Are Trump Immigration Officials Targeting Latinos in Texas After Hurricane Harvey?

A tattered U.S. flag damaged in Hurricane Harvey flies in Conroe, Texas, on August 29. Carlo Allegri/Reuters

Texas's large Latino community is looking on with concern after 200 government immigration agents were deployed to assist with search and rescue efforts following Hurricane Harvey this week.

"I worry that the immigration enforcement agents are going to increase the fear and have a chilling effect on people seeking help," said Efrén Olivares, a lawyer for the Texas Civil Rights Project.

In the wake of the catastrophic storm, Houston's mayor, Sylvester Turner, came out to dispel rumors Monday that undocumented immigrants would be rounded up or asked about their immigration status at hurricane shelters.

"If someone comes and they require help and then for some reason [someone] tries to deport them, I will represent them myself," said Turner, an attorney.

"There were rumors that if people called to be rescued from flooded houses, they would be asked their immigration status," said Olivares, whose nonprofit takes up human rights cases like those of undocumented immigrants. "People were afraid, so the chief of police, the mayor, the sheriff said no one is going to ask you, you're free to reach out regardless of your immigration status."

WE WILL NOT ASK FOR IMMIGRATION STATUS OR PAPERS AT ANY SHELTER. No vamos a pedir documentos ni estatus migratorio en ningun albergue

— City of Houston (@HoustonTX) August 29, 2017

Those messages are being overshadowed, he said, by an announcement Wednesday that U.S. Immigration and Customs Enforcement (ICE) has deployed hundreds of immigration enforcement agents to "provide security for search and rescue teams" and "assist with search and rescue operations in Southeast Texas in response to Hurricane Harvey."

Related: Hurricane Harvey could cost $190 billion, topping Hurricane Katrina

"Having ICE agents there, while I understand the need for additional personnel and more people helping out," it could stop some from seeking help, Olivares said. "There's a shortage of nurses at a couple of the shelters. You need medical personnel to assist right now, not immigration enforcement agents."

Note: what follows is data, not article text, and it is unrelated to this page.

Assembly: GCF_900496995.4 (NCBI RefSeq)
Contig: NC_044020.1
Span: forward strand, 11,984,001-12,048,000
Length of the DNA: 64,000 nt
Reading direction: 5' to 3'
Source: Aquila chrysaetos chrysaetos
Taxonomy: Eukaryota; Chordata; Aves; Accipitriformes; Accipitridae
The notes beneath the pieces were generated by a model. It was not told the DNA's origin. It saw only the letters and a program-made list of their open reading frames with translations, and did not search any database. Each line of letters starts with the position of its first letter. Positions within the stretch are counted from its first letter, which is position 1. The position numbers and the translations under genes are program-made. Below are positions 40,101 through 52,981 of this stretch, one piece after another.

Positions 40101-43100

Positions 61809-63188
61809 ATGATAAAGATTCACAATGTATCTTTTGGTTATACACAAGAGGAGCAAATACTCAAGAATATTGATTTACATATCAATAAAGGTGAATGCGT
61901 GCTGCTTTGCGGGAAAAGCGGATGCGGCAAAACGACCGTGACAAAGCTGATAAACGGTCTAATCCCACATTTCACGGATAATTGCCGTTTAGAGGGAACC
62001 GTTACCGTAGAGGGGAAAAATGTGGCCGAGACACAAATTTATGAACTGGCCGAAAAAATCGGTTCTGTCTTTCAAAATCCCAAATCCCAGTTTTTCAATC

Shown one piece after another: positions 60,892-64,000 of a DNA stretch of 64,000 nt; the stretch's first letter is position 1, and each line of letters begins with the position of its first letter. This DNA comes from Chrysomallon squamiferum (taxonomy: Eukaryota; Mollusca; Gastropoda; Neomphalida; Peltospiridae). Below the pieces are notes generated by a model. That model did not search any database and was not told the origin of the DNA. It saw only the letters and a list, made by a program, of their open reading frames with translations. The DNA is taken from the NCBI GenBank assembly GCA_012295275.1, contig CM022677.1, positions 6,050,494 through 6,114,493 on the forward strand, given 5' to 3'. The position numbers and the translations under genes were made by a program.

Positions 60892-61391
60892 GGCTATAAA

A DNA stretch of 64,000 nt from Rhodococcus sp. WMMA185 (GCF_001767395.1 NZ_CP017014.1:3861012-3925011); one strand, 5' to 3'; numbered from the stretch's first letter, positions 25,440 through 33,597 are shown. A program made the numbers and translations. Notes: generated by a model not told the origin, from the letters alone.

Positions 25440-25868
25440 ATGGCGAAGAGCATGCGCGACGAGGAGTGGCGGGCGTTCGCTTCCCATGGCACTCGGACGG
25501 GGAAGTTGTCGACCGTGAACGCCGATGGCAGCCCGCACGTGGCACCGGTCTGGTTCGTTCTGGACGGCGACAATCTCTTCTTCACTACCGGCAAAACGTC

Houston has the third highest concentration of undocumented immigrants in the U.S., behind New York City and Los Angeles, according to recent Pew Research Center numbers. Nearly 600,000 undocumented immigrants live in the region.

Many of them are also on edge after ICE warned of "disturbing reports that people impersonating" ICE officials were "knocking on doors in the Houston area telling residents to evacuate," Olivares said. The aim of the scam, ICE said, is to "rob the empty homes."

This week NPR interviewed an undocumented immigrant in Houston, identified only as Arnulfo, who said he is afraid of going to the store for supplies or calling for rescue because he worries he will be arrested and deported back to San Luis Potosí, Mexico.

The storm comes amid a heightened federal government crackdown on illegal immigration under the Trump administration. Pending a new lawsuit, a federal judge in San Antonio on Thursday temporarily blocked a new Texas law that would allow any police officer to check the immigration status of people who are detained.

The same day, the Department of Justice announced that ICE's Homeland Security Investigations (HSI) special agent in charge, Mark Dawson, will be part of a team fighting illegal activity during Hurricane Harvey.

"Rest assured that HSI will, in coordination with our fellow law enforcement partners, bring its investigative resources to bear to stop those that would seek to take advantage of this situation for their personal and illegal gain," the Justice Department said in a statement.

In its announcement that it is deploying agents to Texas to help in the storm's aftermath, ICE insisted that its immigration agents are not there to conduct "immigration enforcement operations" at evacuation sites, shelters or food banks.

But their very presence, Olivares said, leads to "situations like what's going on in Houston, where people are afraid to seek help because they think they might be deported."

"Instead of focusing on the real, urgent public safety needs and the emergency," he said, "they're still focusing on immigration enforcement, apparently."